High schooler finds rewards in helping kids

Sasha Wolff said she wasn't prepared for the impact that becoming a Homework Helper at the Hinsdale Public Library would have on her life.

"It's just been so rewarding to see kids be proud of themselves," said Wolff, who spends time after school helping younger students with homework, school assignments and academic improvement.

Students in kindergarten through eighth grade have been invited to attend Homework Helpers between 4 and 5 p.m. a few afternoons a week at the library. They can get help with particular questions or assignments, or just extra help in general, from high school students such as Wolff.

The Hinsdale Central High School junior signed on for the program early this school year in hopes of helping others grasp the sometimes tricky concepts of math and science - her favorite subjects. In the past several months, she's accomplished that and so much more.

"It's really exciting," she said. In fact, she's enjoyed it so much, she's recruited friends to join the program.

Prior to helping their first student, Homework Helpers go through a training where they learn tips for making the most of the short time they have with each child. Sometimes, the entire hour is spent with the same student. On busier days, helpers might have to divide their time between two or more students working on different subjects.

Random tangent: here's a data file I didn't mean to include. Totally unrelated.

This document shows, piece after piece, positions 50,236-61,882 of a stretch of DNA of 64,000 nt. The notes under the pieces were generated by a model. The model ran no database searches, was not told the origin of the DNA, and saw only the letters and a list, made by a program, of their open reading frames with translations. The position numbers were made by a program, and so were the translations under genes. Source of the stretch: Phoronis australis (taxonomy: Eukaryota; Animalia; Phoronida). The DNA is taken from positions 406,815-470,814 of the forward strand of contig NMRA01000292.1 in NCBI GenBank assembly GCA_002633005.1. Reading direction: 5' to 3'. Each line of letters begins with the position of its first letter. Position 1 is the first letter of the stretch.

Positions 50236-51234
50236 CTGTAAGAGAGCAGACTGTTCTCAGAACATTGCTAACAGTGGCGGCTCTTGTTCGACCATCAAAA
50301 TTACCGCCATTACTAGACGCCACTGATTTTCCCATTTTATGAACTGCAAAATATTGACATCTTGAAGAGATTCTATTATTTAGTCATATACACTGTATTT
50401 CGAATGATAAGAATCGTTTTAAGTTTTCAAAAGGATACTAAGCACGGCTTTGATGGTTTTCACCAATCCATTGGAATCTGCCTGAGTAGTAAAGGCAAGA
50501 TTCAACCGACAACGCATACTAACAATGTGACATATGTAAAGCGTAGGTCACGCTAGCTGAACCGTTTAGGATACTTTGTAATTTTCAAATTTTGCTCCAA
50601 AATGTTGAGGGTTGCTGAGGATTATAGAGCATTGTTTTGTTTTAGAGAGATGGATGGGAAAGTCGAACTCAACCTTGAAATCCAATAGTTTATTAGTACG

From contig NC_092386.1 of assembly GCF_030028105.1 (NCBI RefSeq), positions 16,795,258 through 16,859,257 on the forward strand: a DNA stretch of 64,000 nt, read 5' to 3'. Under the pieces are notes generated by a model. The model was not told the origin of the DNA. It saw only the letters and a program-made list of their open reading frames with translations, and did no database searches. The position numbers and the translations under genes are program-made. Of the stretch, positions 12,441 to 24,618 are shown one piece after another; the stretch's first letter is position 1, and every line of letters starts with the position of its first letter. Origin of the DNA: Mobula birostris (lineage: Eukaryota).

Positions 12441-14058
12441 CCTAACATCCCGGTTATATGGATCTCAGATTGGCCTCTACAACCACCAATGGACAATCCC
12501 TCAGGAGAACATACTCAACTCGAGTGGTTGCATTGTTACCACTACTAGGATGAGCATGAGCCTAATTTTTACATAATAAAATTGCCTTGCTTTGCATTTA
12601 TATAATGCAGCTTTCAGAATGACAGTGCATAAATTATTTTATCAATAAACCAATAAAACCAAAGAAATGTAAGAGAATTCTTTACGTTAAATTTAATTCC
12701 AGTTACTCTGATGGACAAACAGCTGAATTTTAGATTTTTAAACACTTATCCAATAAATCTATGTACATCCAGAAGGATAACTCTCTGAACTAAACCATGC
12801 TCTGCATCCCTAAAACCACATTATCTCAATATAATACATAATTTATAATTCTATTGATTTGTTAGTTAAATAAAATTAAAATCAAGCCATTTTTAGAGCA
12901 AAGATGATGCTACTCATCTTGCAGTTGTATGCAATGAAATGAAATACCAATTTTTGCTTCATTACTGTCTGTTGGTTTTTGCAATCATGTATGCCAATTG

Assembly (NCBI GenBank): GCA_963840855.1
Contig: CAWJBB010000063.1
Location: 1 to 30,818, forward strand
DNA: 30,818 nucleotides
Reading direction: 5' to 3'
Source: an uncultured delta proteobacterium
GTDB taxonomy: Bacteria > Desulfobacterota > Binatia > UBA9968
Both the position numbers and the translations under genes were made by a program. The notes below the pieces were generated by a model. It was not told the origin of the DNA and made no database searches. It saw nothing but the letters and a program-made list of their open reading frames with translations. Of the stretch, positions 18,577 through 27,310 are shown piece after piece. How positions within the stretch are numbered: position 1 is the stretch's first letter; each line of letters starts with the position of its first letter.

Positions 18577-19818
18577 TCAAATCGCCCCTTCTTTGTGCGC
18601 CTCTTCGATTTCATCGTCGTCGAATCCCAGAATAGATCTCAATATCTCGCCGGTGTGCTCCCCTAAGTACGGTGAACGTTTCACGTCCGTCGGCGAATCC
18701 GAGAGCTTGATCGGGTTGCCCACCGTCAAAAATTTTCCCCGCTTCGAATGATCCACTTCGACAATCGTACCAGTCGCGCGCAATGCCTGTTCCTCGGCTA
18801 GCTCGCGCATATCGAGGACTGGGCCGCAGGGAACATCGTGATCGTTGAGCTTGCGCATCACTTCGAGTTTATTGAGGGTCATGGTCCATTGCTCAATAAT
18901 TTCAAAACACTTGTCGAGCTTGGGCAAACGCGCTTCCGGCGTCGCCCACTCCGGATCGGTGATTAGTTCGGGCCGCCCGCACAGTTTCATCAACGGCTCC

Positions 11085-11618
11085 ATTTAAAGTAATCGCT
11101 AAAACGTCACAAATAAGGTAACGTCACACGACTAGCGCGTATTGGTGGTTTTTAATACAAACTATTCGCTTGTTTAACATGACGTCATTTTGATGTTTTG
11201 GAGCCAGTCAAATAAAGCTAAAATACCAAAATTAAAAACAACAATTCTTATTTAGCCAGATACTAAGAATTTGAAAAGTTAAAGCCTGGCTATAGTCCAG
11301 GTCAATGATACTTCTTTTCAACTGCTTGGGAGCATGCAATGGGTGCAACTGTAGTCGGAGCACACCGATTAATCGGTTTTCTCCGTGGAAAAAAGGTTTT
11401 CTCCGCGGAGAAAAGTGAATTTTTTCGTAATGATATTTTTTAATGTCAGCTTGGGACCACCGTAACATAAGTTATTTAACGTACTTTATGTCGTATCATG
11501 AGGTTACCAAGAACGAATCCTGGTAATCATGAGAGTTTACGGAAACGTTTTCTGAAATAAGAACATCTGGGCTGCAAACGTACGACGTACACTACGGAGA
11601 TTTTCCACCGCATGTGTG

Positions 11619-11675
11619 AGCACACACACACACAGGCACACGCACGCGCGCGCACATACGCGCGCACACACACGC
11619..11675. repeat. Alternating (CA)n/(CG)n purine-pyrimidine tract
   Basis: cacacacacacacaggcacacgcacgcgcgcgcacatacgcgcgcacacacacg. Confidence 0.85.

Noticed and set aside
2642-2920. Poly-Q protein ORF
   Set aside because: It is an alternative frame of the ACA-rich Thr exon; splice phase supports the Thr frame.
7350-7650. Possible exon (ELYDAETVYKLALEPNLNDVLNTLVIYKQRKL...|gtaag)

Wolff said it doesn't take long for the children who regularly visit to choose their favorite helper. Getting to know those students has been fun, she said, and it's been satisfying to see their growth as she helps them grasp a math concept, gain confidence in reading or use a study tip.

As someone who has struggled with ADHD, Wolff said she was able to share some coping skills with younger students who had trouble focusing on tasks. One student would constantly fiddle with whatever he could find rather than concentrate on his work. He also would interrupt with questions, which Wolff promised to answer only after his next task was complete. Setting small goals followed with rewards such as the promise to answer a question worked for the student, and Wolff said she saw progress. She felt satisfaction knowing she had helped him and also gained from the experience.

"I felt like it was a good chance to work on being patient," she said.

Junior year is a busy one for most high school students. That's especially true of students who, like Wolff, will take advanced placement exams next month. Partially due to their busy schedules heading into the end of the school year, Homework Helpers will stop at the end of April. But Wolff will be there next fall, when the program begins again.

In the meantime, she will engage with younger students through her work on the Wellness House Youth Council.

"Right now we're generating a team for the Walk for Wellness House," she said.

Her experience as a Homework Helper and the patience she has gained will no doubt pay off as she spends time this summer as a counselor at Kids Kamp, a program for children whose families have experienced cancer. The lessons she's helping to teach, and those she's learning herself, will last far beyond her time at the library.

Author Bio

Sandy Illian Bosch is a contributing writer to The Hinsdalean